Holidays are supposed to be happy times of celebration. Times when friends and families gather and share the joys of the season.
So why then are holidays the most stressful times of the year? Why do suicide rates soar? So many suffer depression and others are absolutely miserable?
In part, the very thing that brings us together–holidays–also brings to bear the greatest stresses.
Here are a few of the substantial stressors that magnify during the holidays:
There are more obligations and social events to host and/or attend. Gifts to buy, special meals to shop for and prepare, trees, houses–inside and out–classrooms, offices, stores or other workplaces or additional places (church, lodge, club) to decorate, presents to wrap, cards to send and a multitude of other preparations to make. Social obligations/engagements require extra preparation time (program practices, dishes to make, clothes to wear selected or shopped for, haircuts and so on).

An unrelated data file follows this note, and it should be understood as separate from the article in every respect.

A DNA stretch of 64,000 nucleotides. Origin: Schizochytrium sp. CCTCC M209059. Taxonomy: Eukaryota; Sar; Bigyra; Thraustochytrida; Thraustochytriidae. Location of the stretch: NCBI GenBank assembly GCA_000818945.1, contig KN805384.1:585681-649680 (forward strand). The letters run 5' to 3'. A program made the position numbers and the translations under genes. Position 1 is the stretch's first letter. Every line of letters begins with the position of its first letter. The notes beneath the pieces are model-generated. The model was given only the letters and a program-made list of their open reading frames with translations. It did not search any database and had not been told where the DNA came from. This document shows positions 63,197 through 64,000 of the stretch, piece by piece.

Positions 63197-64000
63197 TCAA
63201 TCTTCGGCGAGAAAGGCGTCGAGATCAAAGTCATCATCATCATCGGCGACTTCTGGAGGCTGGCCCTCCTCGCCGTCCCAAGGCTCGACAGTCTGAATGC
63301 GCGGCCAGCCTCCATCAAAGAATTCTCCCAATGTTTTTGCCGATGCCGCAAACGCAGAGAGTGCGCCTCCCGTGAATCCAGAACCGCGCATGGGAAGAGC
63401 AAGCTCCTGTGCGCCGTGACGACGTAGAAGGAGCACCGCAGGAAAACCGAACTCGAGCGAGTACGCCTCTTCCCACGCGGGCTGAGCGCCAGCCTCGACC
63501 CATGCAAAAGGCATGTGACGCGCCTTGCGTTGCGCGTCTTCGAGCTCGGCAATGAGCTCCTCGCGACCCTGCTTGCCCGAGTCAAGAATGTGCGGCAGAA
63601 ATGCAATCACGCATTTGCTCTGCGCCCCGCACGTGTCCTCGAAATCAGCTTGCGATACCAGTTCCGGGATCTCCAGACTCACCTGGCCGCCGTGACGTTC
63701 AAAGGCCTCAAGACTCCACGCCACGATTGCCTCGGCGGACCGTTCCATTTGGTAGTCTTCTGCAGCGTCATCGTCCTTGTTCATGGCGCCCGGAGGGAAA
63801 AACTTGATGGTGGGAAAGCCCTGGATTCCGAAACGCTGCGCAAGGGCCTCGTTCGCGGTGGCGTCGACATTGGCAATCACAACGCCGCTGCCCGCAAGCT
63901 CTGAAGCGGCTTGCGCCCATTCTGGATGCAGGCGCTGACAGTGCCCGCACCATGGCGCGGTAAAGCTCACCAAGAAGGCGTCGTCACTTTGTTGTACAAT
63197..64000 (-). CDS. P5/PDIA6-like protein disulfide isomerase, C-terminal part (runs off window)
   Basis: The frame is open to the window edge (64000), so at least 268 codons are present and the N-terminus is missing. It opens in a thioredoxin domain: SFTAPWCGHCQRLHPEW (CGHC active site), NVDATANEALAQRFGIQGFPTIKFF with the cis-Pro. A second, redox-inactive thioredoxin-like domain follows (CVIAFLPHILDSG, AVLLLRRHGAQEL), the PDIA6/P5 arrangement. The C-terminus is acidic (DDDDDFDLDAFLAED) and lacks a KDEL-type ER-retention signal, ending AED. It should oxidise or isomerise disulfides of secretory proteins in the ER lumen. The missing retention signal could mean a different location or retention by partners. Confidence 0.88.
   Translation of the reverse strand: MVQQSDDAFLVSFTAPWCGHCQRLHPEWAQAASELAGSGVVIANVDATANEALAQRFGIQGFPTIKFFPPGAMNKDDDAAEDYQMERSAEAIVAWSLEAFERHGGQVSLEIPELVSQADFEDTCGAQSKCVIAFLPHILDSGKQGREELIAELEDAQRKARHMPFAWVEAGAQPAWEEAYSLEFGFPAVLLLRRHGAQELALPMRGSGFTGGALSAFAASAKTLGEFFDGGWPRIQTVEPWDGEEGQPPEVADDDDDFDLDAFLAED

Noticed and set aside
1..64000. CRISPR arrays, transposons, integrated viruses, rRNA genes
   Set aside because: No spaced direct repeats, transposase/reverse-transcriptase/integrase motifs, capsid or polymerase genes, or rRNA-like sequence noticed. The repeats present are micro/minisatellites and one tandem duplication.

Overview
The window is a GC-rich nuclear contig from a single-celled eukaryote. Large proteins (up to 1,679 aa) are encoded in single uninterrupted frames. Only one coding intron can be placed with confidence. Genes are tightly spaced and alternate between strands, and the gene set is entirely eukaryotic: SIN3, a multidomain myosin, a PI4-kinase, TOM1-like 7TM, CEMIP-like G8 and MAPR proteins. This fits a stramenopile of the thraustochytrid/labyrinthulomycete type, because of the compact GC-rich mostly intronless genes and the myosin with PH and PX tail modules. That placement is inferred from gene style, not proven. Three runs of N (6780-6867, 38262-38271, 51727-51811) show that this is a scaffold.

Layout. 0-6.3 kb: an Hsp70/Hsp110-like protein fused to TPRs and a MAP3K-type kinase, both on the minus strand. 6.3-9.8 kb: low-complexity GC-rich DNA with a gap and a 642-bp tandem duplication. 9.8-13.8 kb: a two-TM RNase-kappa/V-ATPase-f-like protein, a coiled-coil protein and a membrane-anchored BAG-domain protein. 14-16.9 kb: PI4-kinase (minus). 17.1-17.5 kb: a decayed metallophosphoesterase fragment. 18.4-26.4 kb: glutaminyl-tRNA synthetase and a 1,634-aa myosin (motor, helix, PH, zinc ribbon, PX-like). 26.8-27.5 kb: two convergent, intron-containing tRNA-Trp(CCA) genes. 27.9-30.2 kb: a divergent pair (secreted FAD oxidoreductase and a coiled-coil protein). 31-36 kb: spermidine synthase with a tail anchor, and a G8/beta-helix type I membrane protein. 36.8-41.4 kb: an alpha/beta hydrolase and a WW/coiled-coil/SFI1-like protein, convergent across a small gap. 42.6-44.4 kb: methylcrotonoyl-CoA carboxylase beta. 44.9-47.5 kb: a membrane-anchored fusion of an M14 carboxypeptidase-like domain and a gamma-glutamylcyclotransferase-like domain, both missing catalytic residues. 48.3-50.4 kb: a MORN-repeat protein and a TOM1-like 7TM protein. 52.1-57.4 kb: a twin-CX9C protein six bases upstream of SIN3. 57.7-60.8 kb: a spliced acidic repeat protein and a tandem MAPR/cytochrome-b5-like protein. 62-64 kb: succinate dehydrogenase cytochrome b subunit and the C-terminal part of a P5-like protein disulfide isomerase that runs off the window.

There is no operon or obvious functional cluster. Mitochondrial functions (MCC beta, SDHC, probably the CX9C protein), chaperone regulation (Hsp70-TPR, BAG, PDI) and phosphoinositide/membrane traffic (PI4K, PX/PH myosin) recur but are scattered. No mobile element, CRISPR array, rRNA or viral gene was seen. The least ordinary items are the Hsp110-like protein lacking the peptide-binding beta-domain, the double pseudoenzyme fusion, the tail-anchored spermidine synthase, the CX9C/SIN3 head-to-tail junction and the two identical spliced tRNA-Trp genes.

If others are “coming home for the holiday” to your home, as glad as you’ll be to see them, that’s more tasks on your To-Do List. If you’re going home, there are travel plans and packing, making sure the car is ready for the trip or tickets to purchase and schedules to coordinate, and much more.
Holidays–even when we are looking forward to them–break routines and place extra demands on our schedules. They require preparation that demands extra efforts from us. If your schedule is normally hectic, during the holidays it can become frantic.
What can you do? The extra work isn’t going to minimize just because you wish it would. That means you have to act to make the effort less stressful. Here are a couple tips: READ MORE…